Kids For Cash is a riveting look behind the notorious judicial scandal that rocked the nation. Beyond the millions paid and high stakes corruption, Kids For Cash exposes a shocking American...
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Black Friday, the day after Thanksgiving November 2012, four boys in a red SUV pull into a gas station after spending time at the mall buying sneakers and talking to girls. With music ... See full summary »
Michael David Dunn
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Kids For Cash is a riveting look behind the notorious judicial scandal that rocked the nation. Beyond the millions paid and high stakes corruption, Kids For Cash exposes a shocking American secret. In the wake of the shootings at Columbine, a small town celebrates a charismatic judge who is hell-bent on keeping kids in line...until one parent dares to question the motives behind his brand of justice. This real life thriller reveals the untold stories of the masterminds at the center of the scandal and the chilling aftermath of lives destroyed in the process - a stunning emotional roller coaster.Written by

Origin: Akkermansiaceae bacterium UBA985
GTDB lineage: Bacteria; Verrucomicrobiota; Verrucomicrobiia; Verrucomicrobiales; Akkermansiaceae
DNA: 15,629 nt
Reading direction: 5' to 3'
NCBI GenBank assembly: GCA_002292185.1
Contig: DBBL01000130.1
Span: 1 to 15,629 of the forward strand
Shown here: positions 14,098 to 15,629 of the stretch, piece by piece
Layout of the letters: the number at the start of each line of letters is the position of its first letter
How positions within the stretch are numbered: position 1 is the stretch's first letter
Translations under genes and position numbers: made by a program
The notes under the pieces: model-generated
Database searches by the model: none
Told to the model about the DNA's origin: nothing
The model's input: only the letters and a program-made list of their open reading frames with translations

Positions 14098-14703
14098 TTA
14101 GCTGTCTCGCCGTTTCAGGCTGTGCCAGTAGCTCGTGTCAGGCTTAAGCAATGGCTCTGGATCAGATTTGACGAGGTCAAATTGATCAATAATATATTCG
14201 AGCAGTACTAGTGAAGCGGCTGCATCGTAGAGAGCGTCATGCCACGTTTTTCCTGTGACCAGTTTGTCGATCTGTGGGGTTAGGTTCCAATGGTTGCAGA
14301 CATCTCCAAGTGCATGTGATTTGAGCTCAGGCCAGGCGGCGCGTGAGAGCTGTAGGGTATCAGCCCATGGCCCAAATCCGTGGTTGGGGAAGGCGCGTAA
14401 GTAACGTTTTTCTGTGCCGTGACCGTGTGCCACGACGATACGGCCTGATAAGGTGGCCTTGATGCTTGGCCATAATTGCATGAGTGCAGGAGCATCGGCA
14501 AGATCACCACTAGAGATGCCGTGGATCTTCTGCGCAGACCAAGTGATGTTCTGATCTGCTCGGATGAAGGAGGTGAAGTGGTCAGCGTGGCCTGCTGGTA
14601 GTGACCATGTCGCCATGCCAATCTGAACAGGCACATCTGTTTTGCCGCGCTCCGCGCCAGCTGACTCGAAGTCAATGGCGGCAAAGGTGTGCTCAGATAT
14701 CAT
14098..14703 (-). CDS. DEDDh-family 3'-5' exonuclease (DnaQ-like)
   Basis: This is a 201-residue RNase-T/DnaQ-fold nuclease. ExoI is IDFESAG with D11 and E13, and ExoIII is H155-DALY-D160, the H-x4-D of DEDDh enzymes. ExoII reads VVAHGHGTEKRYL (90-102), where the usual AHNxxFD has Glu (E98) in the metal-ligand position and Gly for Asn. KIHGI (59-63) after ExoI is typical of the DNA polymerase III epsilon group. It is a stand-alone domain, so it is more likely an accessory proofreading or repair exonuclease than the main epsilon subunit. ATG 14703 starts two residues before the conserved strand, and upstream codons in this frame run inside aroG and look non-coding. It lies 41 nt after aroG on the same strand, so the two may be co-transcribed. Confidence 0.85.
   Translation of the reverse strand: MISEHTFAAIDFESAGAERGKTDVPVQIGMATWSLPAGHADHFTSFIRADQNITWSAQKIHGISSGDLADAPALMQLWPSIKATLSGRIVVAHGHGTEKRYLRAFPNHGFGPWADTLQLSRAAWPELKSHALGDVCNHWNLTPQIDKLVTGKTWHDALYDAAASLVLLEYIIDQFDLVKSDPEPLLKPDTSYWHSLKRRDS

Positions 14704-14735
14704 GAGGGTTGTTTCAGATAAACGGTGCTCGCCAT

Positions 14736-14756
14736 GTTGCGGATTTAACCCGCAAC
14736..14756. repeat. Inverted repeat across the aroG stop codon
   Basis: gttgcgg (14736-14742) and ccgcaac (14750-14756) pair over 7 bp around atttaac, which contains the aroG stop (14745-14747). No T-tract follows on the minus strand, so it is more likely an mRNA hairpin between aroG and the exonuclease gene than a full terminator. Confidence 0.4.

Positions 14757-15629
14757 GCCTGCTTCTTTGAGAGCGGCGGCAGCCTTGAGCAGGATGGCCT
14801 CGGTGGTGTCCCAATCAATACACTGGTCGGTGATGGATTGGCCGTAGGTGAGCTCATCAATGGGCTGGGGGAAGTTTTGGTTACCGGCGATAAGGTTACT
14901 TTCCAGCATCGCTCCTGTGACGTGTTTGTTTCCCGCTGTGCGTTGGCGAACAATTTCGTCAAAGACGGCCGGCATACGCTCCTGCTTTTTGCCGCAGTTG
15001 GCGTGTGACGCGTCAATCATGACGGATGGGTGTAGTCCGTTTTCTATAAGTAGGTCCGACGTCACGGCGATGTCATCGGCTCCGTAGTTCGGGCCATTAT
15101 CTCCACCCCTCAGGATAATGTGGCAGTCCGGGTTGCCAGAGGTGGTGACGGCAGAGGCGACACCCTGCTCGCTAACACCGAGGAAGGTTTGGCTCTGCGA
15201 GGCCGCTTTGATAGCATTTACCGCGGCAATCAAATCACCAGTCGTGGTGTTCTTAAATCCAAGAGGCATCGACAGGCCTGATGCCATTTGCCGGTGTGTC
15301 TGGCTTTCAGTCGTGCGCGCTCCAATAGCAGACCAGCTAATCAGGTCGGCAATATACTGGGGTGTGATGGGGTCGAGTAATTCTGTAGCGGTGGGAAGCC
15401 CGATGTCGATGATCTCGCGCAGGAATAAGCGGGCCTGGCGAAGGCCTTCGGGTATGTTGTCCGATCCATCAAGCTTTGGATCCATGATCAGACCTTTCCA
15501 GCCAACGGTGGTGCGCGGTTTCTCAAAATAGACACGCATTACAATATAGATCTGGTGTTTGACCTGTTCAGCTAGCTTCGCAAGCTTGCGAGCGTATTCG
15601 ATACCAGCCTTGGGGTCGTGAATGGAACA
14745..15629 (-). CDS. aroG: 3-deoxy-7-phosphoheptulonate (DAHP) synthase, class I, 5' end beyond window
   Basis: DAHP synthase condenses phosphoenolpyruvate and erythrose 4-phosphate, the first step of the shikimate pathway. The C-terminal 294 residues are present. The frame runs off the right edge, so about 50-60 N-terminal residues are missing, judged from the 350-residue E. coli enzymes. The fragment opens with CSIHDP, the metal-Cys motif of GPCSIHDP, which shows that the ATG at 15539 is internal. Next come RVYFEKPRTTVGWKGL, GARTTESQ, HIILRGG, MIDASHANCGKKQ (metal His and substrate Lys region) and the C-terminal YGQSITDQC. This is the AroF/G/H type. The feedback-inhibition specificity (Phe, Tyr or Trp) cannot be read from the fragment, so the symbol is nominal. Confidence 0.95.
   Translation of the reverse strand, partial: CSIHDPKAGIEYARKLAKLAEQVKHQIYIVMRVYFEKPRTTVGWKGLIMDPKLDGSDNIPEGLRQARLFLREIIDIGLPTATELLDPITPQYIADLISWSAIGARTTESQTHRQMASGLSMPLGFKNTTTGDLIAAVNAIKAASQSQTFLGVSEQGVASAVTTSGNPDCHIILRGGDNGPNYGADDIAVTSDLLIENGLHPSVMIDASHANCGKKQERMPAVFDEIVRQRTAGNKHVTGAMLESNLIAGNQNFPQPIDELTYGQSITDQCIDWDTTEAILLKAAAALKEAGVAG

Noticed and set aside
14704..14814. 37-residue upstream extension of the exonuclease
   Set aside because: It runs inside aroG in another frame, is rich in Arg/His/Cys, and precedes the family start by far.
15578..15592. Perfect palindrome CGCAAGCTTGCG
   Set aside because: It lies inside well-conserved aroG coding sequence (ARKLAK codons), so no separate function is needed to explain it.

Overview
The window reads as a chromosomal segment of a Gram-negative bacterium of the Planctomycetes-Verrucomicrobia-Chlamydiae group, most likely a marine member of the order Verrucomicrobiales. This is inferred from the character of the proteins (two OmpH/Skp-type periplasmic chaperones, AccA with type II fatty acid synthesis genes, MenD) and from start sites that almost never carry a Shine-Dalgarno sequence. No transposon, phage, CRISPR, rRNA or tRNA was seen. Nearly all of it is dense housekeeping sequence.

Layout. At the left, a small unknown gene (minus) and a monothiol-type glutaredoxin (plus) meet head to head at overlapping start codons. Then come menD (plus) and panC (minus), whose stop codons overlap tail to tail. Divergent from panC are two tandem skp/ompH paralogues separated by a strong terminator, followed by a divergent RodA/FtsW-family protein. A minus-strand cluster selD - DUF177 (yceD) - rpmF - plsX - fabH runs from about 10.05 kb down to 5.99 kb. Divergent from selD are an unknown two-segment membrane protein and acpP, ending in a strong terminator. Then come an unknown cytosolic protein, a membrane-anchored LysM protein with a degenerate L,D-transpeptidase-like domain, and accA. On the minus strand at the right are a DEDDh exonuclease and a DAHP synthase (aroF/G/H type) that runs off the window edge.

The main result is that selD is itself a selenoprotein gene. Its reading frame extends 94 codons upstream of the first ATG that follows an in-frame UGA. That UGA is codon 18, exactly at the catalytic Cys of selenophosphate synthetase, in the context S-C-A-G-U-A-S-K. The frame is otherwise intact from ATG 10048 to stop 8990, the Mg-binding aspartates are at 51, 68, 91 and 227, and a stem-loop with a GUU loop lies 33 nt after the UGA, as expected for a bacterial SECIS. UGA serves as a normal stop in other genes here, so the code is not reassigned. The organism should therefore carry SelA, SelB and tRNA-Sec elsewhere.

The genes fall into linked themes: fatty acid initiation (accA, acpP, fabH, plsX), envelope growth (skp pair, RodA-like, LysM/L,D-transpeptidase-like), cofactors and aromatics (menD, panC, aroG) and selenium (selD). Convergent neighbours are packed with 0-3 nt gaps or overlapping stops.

Kids for Cash
Interesting take on an outrageous juvenile judicial scandal
Kids for Cash is a neat documentary covering the unfolding of the "Kids for Cash" scandal in Luzern country, PA, where two judges sent more than two thousand children to a juvenile detention center while getting paybacks from the private operation of the same facility.
The filmmakers had personal access to both accused judges, who gave lengthy interviews on camera. However, the producers didn't let that fact cloud their views on the whole affair as it is common in such productions. Instead, we have several interviews with young victims of the scheme and their parents.
What is not so good about the movie are is the parallelism of the stories of victims they follow. The cut points on the narratives look hastily put together instead of carefully chosen to permeate the viewer to the individuality and commonality of each story.
At the end, viewers are left with the impression of two corrupt men who genuinely think they weren't doing anything wrong other than some minor procedural violations. Although not the main theme of the documentary, one is left to wonder how horrendously normalized it had become to just take "bad kids" away from school and send them to correctional facilities.
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